The last time I dined in a train car was nearly a decade ago in a night car across Egypt.
Let’s just say it wasn’t all that glamorous as the metal rattled through the night and into the morning and our 5 a.m. breakfast was served to our cabins on a plastic lunch tray consisting of an assortment of pre-packaged rolls.
But this week, as all of Northern Utah and the West celebrates the 150th anniversary of the driving of the Golden Spike, it seemed fitting to visit one of Ogden’s very own classic diners embracing the railroad theme in building and location.
Ogden’s FrontRunner stop, the end of the line for the UTA mass transit passenger train, is unique in that in the parking lot is the Zephyr Grill — housed in a restored 1952 Pullman passenger car converted into a restaurant.
When the grill’s owner Greg Anderson calls it an experience, he’s spot on.
“You get folks that work in the area that come in for lunch, or stop and grab something on their way home,” Anderson said. “On weekends, we see a lot of folks, grandma or grandpa taking the kids out, and want to eat in a train car; it’s an unique experience.”
In the narrow space inside, the passenger car encompasses a kitchen, and a handful of tables that can accommodate 15 or so, though there is also outside seating when the weather is nice.
The restaurant is marked by an older classic sign reminiscent of a Route 66-style standing above the train car exclaiming “Ogden — It’s all within reach,” which was included next to the restaurant as part of the city’s efforts to welcome guests to the area who are traveling via the train.
Feeling festive with the Golden Spike celebration here, a handful of Standard-Examiner staff grabbed lunch at the Zephyr Grill this week. The menu encompasses diner fair, with a lot of snacks, treats and coffee to go for those catching a commute on the FrontRunner — which I think is extremely convenient and a special offering for the Ogden stop considering the city has always been “the hub.” Having traveled on the FrontRunner, other cities would be smart to follow Ogden’s example in embracing such amenities near the stops.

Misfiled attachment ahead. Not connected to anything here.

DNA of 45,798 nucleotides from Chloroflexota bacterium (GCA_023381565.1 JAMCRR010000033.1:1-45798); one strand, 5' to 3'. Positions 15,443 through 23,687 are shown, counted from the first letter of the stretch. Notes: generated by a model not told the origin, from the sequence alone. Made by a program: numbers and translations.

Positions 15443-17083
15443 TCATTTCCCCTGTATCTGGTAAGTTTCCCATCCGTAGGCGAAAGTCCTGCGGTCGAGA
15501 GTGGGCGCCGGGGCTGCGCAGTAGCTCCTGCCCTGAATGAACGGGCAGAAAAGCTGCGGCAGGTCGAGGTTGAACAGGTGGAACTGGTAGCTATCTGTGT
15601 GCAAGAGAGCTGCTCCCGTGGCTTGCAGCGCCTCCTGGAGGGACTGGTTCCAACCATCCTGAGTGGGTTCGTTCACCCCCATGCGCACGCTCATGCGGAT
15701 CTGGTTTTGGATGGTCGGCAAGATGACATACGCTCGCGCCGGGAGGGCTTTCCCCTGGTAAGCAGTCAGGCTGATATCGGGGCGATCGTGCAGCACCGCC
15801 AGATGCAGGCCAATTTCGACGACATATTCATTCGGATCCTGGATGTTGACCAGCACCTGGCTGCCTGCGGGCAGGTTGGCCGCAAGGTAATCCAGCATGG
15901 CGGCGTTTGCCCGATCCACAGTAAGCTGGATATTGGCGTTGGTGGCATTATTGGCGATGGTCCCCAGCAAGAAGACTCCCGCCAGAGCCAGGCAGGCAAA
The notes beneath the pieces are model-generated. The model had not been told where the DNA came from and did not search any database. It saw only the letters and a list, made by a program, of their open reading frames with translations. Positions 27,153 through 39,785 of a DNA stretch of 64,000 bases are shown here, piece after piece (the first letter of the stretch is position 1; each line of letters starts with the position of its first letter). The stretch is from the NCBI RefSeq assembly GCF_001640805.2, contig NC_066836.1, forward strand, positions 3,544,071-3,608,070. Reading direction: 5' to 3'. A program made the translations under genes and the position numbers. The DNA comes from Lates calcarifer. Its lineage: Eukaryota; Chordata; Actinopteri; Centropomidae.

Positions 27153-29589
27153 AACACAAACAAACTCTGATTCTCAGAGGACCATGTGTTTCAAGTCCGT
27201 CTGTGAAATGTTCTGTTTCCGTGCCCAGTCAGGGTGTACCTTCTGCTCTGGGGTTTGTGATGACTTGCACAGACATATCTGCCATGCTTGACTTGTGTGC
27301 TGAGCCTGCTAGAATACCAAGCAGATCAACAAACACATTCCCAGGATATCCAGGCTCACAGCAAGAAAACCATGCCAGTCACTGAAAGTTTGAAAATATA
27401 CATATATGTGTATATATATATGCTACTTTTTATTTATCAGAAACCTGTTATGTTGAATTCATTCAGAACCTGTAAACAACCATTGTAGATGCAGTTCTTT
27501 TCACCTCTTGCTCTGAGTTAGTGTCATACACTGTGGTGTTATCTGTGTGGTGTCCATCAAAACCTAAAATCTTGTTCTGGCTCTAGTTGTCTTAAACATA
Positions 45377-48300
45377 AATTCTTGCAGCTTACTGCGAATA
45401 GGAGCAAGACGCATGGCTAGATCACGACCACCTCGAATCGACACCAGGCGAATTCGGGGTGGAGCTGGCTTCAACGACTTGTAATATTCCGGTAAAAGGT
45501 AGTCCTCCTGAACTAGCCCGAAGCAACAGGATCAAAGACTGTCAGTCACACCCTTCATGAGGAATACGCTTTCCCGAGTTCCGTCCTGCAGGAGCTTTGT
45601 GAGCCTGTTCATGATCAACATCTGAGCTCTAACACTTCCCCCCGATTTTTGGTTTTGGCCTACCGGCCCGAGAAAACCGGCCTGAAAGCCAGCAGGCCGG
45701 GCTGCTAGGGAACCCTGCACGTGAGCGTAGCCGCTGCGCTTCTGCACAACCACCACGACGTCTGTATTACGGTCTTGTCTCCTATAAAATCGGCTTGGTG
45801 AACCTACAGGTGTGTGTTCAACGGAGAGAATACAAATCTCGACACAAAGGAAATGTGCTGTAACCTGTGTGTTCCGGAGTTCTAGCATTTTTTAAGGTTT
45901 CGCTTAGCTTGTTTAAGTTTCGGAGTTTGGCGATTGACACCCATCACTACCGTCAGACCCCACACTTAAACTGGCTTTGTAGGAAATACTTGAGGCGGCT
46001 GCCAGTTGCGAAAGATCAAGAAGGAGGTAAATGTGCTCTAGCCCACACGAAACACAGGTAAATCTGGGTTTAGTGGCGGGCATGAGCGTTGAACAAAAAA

The Zephyr offers breakfast and lunch/dinner menus. We lamented we did not go for breakfast, as their options seemed classic and extremely affordable. Visiting at lunchtime, we ordered a few different sandwiches — French Dip Melt, Rio Grande Sandwich, Buffalo Chicken Melt — and the Meat lovers pizza at the register at the front before sitting down. We attempted to get a Pineapple Dole Whip or shake, but they did not have them in stock.
We chose French fries with our sandwiches, which was a good move as they were crisp and pretty tasty. Fries in Utah would not be complete without fry sauce. Zephyr’s came in a condiment cup and had a sweeter flavor, perhaps from sweet pickles. Your guess is as good as mine, but it was delicious all the same.
We particularly enjoyed the Rio Grande and French Dip sandwiches; the Rio Grande was served on a multigrain bread that was buttered and toasted up nicely with shaved turkey breast, crispy bacon, avocado, tomato, mayo and mustard. The French Dip kept it simple with beef, onions, melted provolone cheese on white bread with au jus. The pizza was a bit lackluster unfortunately. The Buffalo Chicken Melt featured chicken salad with a wing sauce and blue cheese crumbles, onions, cheddar cheese on a bolillo roll.
In our group of four, no meal cost more than $6.75 — quite a bargain.
This week during the festivals, the Zephyr will be offering up a special of Train Fries, topped with chili, cheese and onions.
We did note, that while ordering we located a sign by the front door advertising that the restaurant was up for sale.
According to Anderson, his family has owned and operated it for at least eight years with his children with the aim of running the business to teach them valuable work ethic. Now that his children are grown, he’s hoping a new family will carry on the tradition.